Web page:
In Costa Rica there are two international airports to which you can arrive. The major airport is the Juan Santamaria Airport (SJO) near the capital city of San Jose in the town of Alajuela. The other is the airport in Liberia, which is northwest of San Jose, and closer to the Pacific side of Costa Rica. I’ll discuss the San Jose airport here, as that is the one you’ll fly into if you are coming to the Caribbean. Aside from the major airlines that fly into San Jose, smaller airlines that sometimes offer good deals are JetBlue and Taca. I do not recommend Spirit Air.
For travel within Costa Rica there are two domestic airlines which serve many small airports in Costa Rica, using small 10 to 20 passenger propeller planes. Sansa Airlines, flies out of Juan Santamaria International Airport in San Jose. Sansa is the one who can bring you to the Caribbean side of Costa Rica.
The closest airport to Puerto Viejo is in Limon, a city one hour north of Puerto Viejo. Sansa offers a 30 minute flight from San Jose to Limon daily at 2:10 p.m.. They also have a 6:50 a.m. on Monday, Wednesday, Friday, Saturday and Sunday. Their return flights from Limon to San Jose are daily at 7:45 a.m. and 3:20 p.m. They also fly from Limon to Tortuguero 7:45 a.m. and Tortuguero to San Jose at 12:45 p.m. and 2:50 p.m..
Once you have arrived at the airport in Limon you still have an hour’s drive to Puerto Viejo. You can take the public bus, hire a private taxi or take a shared shuttle. For information and help with these choices, contact me.
Juan Santamaria International Airport (SJO)
Nine years have gone by, since I moved to Costa Rica. I’ve flown in and out of Costa Rica at least five times, so I know the drill. Nevertheless, I remember what it was like the first time. I was nervous flying into a foreign country. I couldn’t speak Spanish. What if I had problems in customs? What if I didn’t know where to go? Well, if you happen to be in the same situation it can help to see a preview. This page was written to help you get around the airport all by yourself. Or, through my Guide Service, I can pick you up at the when you get off the plane and help assure a great start to your Costa Rica visit.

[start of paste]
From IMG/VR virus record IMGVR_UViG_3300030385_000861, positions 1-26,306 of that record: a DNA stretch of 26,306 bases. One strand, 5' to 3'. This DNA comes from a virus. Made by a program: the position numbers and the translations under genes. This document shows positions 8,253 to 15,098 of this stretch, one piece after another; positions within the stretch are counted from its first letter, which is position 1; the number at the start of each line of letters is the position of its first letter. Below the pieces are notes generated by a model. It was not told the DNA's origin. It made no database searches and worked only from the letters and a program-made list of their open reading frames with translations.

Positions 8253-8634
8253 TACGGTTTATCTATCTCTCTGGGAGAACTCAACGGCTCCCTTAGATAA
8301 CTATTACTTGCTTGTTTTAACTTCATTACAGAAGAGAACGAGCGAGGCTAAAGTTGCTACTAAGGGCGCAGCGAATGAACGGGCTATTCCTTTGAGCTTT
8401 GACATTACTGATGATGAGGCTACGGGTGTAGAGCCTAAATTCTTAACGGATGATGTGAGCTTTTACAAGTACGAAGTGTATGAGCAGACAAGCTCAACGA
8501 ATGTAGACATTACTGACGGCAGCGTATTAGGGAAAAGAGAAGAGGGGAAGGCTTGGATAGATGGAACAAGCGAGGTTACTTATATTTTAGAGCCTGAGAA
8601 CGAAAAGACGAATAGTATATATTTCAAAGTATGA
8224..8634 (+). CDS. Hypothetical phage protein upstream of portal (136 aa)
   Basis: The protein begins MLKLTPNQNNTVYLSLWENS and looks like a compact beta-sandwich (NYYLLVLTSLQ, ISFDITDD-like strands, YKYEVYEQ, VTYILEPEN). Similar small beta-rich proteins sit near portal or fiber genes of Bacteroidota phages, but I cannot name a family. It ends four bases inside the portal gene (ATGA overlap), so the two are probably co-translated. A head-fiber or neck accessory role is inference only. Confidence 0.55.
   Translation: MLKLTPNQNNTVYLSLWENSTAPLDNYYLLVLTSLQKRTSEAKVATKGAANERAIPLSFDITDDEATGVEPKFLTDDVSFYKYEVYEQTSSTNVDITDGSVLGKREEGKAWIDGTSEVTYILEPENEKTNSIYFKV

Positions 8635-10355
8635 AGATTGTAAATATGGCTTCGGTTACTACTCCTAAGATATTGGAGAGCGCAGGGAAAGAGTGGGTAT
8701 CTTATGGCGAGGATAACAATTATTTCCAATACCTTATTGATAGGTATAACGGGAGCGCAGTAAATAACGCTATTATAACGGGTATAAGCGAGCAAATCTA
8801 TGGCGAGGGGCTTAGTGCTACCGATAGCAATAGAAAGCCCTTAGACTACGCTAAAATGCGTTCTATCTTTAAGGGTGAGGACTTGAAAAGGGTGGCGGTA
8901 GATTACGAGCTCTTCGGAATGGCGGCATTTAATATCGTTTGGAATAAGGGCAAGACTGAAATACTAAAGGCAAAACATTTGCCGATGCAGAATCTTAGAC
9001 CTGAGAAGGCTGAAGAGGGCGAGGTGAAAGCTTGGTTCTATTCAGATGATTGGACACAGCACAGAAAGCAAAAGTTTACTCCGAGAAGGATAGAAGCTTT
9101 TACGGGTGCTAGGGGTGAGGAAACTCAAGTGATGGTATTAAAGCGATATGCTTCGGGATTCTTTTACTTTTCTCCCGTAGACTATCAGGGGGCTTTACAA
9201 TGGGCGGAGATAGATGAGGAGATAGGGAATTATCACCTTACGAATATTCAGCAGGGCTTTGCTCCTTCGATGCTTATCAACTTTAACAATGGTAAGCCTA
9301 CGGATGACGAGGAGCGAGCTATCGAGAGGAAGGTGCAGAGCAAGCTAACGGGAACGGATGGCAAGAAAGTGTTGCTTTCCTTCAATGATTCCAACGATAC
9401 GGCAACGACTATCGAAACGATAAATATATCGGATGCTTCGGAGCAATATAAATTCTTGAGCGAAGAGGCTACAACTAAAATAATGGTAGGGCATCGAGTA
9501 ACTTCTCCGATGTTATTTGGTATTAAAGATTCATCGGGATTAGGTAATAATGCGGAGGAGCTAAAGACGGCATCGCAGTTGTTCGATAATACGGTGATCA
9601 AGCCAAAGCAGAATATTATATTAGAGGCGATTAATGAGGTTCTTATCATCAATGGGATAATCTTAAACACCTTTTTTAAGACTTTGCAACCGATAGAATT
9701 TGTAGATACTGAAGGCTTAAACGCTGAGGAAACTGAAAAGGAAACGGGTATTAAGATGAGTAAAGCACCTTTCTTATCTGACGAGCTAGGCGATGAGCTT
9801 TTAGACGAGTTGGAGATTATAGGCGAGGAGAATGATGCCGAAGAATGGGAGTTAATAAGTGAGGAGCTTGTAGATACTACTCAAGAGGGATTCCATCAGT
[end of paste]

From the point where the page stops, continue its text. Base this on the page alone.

Now imagine your trip. Soon you’ll be landing. Take a look at San Jose from the air.
In customs, you walk through the line until you come to the desk. You must show your passport and the papers they gave you to fill out on the plane. Most of the customs officials speak some English. They may ask you if this is your first time in Costa Rica and where you are going. Don’t be concerned, just answer the best you can. They may also ask for proof that you have a flight out of Costa Rica. This is a requirement in order to be admitted to the country. The Costa Rican government has an agreement with the airlines. The airlines are not allowed to bring you into Costa Rica unless you have purchased a flight out within the next 3 months. Three months is the maximum time a visitor is allowed to stay.
They don’t always ask you about this in customs because often they assume the airline has taken care of it. But beware of what can happen. You buy your one way ticket, take the first few flights of your trip and are about to get on the international flight out of the country to Costa Rica. But they won’t let you! The gate attendants say you must buy a return ticket before you are allowed to board the plane. And then of course you don’t want to lose what you have already paid for. So you fork out twice as much money as you would have if you’d bought the ticket in advance. There is a way around this. Contact me and I’ll tell you what I do.
After customs, you go downstairs to baggage claim. You can change your dollars to colones at the money exchange but you’ll get a better rate at a bank or ATM machine. And many places accept dollars in Costa Rica, so you don’t have to rush to change your money.
Before you leave you go through another line. You put your baggage on the conveyor belt so the guys with the x-ray machines can look inside. It goes fast and easy.
From there you can proceed to the bus as show in my article on Costa Rica Bus Transportation. Or you can take a taxi. If you are having a communication problem just ask for someone who speaks English. (Necesito hablar Ingles.) One of the cab drivers will find someone for you.
Now you’re on your way to a grand Costa Rica Adventure. Pura Vida!